Front Matter A Name to be Proud of Ready for Sea The King's Gift Why I am an Adventurer The Signal for Departure A Lad's Portion The Allotment of Land An Unexpected Delay Our Arrival at Cowes We Put to Sea The Dove Disappears A Second Tempest An Unseemly Christmas The Port of Barbadoes The Arrival of the Dove Under Sail Again The Land of America The Land Given by the King Fear of the Brown Men Where to Build the City Taking the Island A Voyage of Discovery Visiting the Indians An Unexpected Meeting Captain Fleet's Story An Indian Werowance Indian vs. English Claims Seeking a Place for the City The Bargain The Village of Yaocomico What the Indians Look Like Indian Weapons and Tools Landing the Goods Counting Our Blessings The Susquehanoughs A Land of Abundance Buying Cattle Storehouse and Fort A Visitor from Virginia A Talk with the Indians Running up the Colors Settling Down Master William Claiborne Lord Baltimore's Claims Stirring up the Indians Winning Back the Indians Busy Times Indian Women as Servants Making a Canoe A Boat of Bark Indian Money A Generous Harvest Trouble at Plymouth Strange Religious Service The Dance Begins An Odd Ceremony William Claiborne's War Settlement on Kent Island We Prepare for War The Army leaves St. Mary's In Command of the Guard A Flag of Truce Captain Fleet Repents The First Prize of War A Battle is Fought The Return of the Fleet William Claiborne's Flight The City of Saint Mary's A Cruel Murder Mystery Remains Unsolved Master George Evelin A Fatal Accident Preparing for Action Ready for a Man's Duty I Wear the Uniform My New Name On Board the Pinnance Indians in War Paint The Arrival at Kent Island The Capture of the Fort Butler and Smith Captives Back to Claiborne's Fort I am Assigned New Duties A Narrow Escape Words of Praise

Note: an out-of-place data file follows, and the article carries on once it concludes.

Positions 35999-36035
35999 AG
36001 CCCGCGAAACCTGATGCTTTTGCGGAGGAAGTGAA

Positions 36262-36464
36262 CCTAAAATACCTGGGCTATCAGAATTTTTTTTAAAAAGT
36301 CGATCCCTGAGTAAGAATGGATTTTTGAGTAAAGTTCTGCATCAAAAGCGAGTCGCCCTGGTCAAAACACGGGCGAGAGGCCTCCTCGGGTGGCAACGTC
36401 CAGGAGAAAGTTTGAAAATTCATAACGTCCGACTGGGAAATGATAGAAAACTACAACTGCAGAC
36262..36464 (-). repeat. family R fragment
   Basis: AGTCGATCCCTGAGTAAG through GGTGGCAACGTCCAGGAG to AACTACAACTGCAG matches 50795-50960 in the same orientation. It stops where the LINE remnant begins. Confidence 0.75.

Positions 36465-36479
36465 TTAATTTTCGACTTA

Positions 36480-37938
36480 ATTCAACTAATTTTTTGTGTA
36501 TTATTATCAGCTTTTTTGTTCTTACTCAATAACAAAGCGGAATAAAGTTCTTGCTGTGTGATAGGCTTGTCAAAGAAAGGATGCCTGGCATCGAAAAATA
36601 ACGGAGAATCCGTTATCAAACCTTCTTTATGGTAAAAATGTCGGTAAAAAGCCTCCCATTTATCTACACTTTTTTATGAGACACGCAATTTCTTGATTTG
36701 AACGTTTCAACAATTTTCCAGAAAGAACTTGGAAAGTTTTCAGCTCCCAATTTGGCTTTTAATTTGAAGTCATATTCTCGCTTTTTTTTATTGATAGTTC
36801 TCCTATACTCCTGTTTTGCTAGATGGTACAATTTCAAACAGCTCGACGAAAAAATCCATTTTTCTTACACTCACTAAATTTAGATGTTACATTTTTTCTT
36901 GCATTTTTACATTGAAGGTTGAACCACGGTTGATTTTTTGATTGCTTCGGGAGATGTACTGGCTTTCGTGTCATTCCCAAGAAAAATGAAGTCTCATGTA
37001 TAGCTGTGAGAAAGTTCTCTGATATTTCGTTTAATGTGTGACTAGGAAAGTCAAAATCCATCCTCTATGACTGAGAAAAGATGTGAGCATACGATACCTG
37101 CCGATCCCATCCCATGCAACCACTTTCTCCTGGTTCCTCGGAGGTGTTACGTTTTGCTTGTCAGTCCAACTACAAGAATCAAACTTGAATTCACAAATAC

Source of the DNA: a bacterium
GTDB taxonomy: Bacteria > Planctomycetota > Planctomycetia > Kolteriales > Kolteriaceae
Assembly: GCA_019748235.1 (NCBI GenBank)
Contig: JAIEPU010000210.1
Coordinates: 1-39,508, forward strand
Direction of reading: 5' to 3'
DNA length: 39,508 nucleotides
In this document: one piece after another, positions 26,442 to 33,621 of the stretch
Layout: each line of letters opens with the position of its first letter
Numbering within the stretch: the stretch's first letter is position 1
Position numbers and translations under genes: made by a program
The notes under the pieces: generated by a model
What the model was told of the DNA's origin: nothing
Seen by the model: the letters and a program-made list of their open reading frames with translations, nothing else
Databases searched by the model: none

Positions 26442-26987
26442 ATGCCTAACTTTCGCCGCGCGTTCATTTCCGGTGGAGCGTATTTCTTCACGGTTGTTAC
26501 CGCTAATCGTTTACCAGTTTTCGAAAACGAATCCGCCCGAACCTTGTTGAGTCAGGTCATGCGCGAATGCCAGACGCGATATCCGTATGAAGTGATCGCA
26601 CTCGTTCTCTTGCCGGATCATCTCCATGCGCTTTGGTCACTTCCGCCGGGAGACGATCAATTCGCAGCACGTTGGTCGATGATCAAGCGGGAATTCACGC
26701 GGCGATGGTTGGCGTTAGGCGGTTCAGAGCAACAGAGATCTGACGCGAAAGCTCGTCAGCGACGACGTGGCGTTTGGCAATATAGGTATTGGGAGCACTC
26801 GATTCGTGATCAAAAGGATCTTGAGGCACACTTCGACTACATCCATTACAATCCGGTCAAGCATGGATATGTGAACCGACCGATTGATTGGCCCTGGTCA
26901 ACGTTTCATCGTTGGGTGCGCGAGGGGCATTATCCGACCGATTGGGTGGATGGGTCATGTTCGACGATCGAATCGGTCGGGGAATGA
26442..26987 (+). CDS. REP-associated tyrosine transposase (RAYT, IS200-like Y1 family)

Calvert of Maryland - James Otis

Storehouse and Fort

Because of the great number of trees to be found just outside the village, and also owing to the fact that the Indians were so eager to render assistance in whatsoever way they might, the building of the fort and of the storehouse was a short task. It seemed to me as if the work was no sooner begun, than it was finished.

[Illustration] from Calvert of Maryland by James Otis

The fortification was neither more nor less than a palisade or high fence of logs, one hundred and twenty yards square, within which were mounted one heavy and six small guns, at such points as were most convenient to command the surrounding country.

This palisade was made by digging a trench four feet deep in the ground, and planting therein heavy logs twelve or fifteen feet in height, after which the earth was pounded down solidly until they stood fairly secure. Then roughly hewn planks were nailed along the top of the timbers to hold them yet more firmly in place.

Around this fence on the inside, at such a height that a man standing thereon could look over the top, was a rude platform built of puncheon planks, where defenders of the fortification, if so be we came to battle with the Indians, might stand. Here also were placed the guns of which I have spoken.

The storehouse was simply a hut of logs laid lengthwise, as a child builds a house of faggots, and notched at the ends to hold them in place, with mats of reeds, woven by the Indians, laid over the roof to prevent the rain from entering between the timbers.